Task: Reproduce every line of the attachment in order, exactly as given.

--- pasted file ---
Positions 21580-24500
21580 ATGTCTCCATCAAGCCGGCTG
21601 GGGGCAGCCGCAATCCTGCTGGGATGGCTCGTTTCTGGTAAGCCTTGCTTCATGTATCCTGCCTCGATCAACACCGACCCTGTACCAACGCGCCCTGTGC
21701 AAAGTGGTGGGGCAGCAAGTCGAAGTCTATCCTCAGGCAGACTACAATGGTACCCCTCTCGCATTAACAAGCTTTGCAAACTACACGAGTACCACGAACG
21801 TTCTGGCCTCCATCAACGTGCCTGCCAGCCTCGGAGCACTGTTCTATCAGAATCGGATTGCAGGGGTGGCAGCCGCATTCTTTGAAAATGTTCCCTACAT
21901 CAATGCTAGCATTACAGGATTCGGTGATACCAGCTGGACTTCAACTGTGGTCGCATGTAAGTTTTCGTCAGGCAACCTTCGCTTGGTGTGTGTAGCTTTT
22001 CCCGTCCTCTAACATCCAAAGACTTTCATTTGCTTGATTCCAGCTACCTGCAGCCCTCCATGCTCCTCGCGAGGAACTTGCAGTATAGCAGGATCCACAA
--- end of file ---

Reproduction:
Positions 21580-24500
21580 ATGTCTCCATCAAGCCGGCTG
21601 GGGGCAGCCGCAATCCTGCTGGGATGGCTCGTTTCTGGTAAGCCTTGCTTCATGTATCCTGCCTCGATCAACACCGACCCTGTACCAACGCGCCCTGTGC
21701 AAAGTGGTGGGGCAGCAAGTCGAAGTCTATCCTCAGGCAGACTACAATGGTACCCCTCTCGCATTAACAAGCTTTGCAAACTACACGAGTACCACGAACG
21801 TTCTGGCCTCCATCAACGTGCCTGCCAGCCTCGGAGCACTGTTCTATCAGAATCGGATTGCAGGGGTGGCAGCCGCATTCTTTGAAAATGTTCCCTACAT
21901 CAATGCTAGCATTACAGGATTCGGTGATACCAGCTGGACTTCAACTGTGGTCGCATGTAAGTTTTCGTCAGGCAACCTTCGCTTGGTGTGTGTAGCTTTT
22001 CCCGTCCTCTAACATCCAAAGACTTTCATTTGCTTGATTCCAGCTACCTGCAGCCCTCCATGCTCCTCGCGAGGAACTTGCAGTATAGCAGGATCCACAA